Tony

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This should work. There is a german company that sells kits that are based on this principle.

Although their kits are not without problems, the method as such does work.

google for 'GK Modellbau" and 'Duke William" (don't buy: the model does not conform the historical drawings, but you'll see the method)

 

Jan

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Tony,
 
That's great. I look forward to reading through the La Jacinthe pages later on. I haven't read Frolich's Art of Ship Model, but I'm sure I can find a copy online for future reference. I also looked in to the bulkhead method, it would probably involve less sanding and filling, and probably cost less.... Thanks for that top tip!

 

Jan,

 

I've looked at GK Modelbau and their "Duke William", and I was less than impressed with it (hence why I've considered making my own mould/plug and working from that). Their model, although looking very nice, is not correct in regards to the drawings, and the use of a plaster cast mould does not fill me with the greatest of confidence. If you look at the Lauck Street Practicum for "Duke William", one of the first things they mention is the broken plaster mould.

 

Thanks for your responses,

Jonny 

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Plaster can be glued. I've used it on some Hydrocal cast buildings. Hydrocal is a super hard plaster, but it can break if not handled properly. Old model railroaders used it as a bottom layer when doing layout landscaping. They'd put molding plaster on top, since that plaster was easier to work with, due to it's softness.

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It will work - in theory. In order to have an accurate hull form, it means assembling the frames on the plug. This means that the inner surfaces of the frames would need to be accurately pre-bevelled and faired in order to fit the plug properly. A daunting task! If you are a highly skilled builder, it is possible; but for most mortals one of the more conventional methods of framing a model are more likely to be successful.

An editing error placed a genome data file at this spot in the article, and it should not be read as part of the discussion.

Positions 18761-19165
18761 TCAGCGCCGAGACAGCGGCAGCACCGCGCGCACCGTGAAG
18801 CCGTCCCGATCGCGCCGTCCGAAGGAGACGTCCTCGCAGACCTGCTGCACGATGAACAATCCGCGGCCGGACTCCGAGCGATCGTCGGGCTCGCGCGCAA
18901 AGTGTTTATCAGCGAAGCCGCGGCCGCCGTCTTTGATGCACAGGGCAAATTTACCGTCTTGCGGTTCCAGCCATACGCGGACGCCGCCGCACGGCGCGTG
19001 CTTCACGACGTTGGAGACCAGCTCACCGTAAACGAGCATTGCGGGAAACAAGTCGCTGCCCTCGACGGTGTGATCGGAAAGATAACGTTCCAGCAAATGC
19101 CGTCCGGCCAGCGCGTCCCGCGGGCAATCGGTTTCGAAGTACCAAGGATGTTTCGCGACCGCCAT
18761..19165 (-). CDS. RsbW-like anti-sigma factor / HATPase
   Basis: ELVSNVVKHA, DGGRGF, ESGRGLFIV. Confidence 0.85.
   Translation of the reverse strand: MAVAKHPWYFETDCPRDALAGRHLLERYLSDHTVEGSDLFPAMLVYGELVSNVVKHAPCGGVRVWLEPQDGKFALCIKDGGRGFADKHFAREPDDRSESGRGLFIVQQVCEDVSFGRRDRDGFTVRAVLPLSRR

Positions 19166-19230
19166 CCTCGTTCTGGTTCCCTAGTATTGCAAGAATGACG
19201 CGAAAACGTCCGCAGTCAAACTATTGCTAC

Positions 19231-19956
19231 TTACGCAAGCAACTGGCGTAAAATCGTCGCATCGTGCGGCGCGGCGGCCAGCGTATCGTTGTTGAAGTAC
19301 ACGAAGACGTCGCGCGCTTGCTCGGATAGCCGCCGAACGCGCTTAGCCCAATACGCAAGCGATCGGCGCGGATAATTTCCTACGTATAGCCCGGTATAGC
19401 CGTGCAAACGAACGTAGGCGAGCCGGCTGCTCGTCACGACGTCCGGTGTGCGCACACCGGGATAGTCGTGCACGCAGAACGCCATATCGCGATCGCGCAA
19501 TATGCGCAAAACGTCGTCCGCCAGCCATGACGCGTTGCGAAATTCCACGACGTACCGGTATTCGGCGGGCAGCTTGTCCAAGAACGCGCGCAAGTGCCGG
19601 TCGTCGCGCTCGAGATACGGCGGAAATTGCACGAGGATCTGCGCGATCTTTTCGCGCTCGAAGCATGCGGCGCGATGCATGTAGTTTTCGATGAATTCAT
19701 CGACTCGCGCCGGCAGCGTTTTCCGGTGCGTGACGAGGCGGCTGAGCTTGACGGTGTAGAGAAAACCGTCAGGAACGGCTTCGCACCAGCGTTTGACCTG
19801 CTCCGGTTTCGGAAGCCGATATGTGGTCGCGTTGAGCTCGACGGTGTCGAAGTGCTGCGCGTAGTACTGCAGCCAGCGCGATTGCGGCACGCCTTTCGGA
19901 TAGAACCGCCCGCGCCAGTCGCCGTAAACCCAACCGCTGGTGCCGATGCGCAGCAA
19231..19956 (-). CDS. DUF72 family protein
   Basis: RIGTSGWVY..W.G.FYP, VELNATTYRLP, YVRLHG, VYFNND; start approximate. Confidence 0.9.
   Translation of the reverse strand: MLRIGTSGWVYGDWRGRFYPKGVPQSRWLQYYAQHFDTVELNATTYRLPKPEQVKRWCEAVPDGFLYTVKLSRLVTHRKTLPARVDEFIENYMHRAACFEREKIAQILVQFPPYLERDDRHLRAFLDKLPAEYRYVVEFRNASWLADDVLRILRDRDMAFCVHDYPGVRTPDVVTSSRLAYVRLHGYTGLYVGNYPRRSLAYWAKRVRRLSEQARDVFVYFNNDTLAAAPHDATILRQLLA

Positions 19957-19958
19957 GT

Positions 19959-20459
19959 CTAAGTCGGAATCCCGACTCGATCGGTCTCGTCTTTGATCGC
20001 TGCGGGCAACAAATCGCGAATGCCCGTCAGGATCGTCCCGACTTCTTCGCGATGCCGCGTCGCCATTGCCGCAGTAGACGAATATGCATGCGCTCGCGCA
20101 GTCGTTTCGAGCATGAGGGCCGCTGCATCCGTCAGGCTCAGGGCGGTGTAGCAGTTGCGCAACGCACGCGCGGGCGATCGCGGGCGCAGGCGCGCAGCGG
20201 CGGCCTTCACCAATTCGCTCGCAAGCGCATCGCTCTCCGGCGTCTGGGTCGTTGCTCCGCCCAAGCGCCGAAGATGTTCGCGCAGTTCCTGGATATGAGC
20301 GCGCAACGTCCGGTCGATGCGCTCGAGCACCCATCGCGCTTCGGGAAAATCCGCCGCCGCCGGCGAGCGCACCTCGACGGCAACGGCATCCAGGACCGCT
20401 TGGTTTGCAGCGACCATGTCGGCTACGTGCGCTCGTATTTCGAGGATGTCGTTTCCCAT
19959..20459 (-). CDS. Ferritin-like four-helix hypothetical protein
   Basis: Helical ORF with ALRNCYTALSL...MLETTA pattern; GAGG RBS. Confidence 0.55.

Edited by druxey

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You can also use thin strips and laminate the frames instead of bending a thicker piece. as for offsetting a line to match the thickness of the planking and frame, I do it all the time.

 

Bob

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Hello Chaps,

 

Thanks to everyone who has taken the time to impart their knowledge in this area of Model Ship building. I've taken all comments in to consideration, and have splashed out on the "La Jacinthe" Monograph (English version) from Amazon. I was hoping to make this a complete scratch build, starting from drafting plans from a source (such as the National Maritime Museum Collections), but running through a quick cost analysis, I found that buying 2 sets of plans from the NMM and then drafting them in a CAD package was too time consuming and costly. 

 

As Tony pointed out, "La Jacinthe" is built on a mould like the method I described, and the Monograph is almost a full practicum of how the writer built up the model. The Monograph describes the build method as "an easy introduction to Plank on Frame model ship construction", which is ideally suited to my level of building (which is mainly kit based/kit bashing).

 

When the Monograph arrives some time this week, I can carefully assess the method of the build and develop a build plan for the model.

 

Cheers for now,

 

Jonny

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In addition to the builds on this site, there are a couple of La Jacinthe builds on the French modelling site Marine et Modélisme d'Arsenal which you may want to look at (though the details of the builds are lacking):

 

http://5500.forumactif.org/t1916-la-jacinthe-en-charpente?highlight=jacinthe

 

http://5500.forumactif.org/t1490-la-jacinthe-de-snarlev-au-1-48eme?highlight=jacinthe

 

Tony

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Frohlich also shows it in his book 'the art of modelling'.

He makes one side remark (which you already know, of course): the method will not do for models with a tumblehome (i.e. don't have their widest point at the top of the frames, but on deck-, or waterlinelevel.)

 

Jan

Edited by amateur